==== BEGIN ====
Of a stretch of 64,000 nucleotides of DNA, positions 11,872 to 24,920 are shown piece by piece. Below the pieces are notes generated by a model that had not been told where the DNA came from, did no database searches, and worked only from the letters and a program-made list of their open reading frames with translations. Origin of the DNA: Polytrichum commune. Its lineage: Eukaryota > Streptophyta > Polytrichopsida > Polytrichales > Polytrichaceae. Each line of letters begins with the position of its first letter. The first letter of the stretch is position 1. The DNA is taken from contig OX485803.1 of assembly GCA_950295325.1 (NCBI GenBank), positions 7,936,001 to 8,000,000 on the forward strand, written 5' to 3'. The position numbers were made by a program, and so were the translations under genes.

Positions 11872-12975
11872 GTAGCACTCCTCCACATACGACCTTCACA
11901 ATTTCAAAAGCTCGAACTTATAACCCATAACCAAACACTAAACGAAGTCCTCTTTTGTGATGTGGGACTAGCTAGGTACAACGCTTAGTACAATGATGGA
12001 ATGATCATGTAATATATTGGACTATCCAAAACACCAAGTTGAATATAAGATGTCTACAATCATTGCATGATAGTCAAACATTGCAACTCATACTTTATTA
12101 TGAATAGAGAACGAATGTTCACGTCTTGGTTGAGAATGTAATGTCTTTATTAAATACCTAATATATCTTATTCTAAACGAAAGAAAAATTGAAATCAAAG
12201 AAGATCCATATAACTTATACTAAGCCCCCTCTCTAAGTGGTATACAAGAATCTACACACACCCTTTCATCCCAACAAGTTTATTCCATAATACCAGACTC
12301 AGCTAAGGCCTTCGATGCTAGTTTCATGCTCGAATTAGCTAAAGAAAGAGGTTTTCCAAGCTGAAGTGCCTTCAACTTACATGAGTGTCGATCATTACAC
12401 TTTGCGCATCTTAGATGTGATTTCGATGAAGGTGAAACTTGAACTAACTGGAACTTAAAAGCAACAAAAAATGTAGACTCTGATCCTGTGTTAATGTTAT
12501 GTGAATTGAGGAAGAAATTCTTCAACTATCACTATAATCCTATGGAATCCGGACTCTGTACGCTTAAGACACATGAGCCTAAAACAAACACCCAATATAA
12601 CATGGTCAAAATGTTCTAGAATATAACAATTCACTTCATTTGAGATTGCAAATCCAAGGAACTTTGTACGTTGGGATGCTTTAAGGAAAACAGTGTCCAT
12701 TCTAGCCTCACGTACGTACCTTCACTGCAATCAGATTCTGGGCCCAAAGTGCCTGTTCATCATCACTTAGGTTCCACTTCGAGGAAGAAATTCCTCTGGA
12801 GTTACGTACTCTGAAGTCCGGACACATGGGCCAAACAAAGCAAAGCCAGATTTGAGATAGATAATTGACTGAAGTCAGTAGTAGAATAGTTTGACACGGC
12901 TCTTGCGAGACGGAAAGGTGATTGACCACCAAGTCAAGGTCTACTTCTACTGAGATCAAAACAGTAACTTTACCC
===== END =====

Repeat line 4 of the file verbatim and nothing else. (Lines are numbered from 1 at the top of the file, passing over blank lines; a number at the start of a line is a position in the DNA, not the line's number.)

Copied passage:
11901 ATTTCAAAAGCTCGAACTTATAACCCATAACCAAACACTAAACGAAGTCCTCTTTTGTGATGTGGGACTAGCTAGGTACAACGCTTAGTACAATGATGGA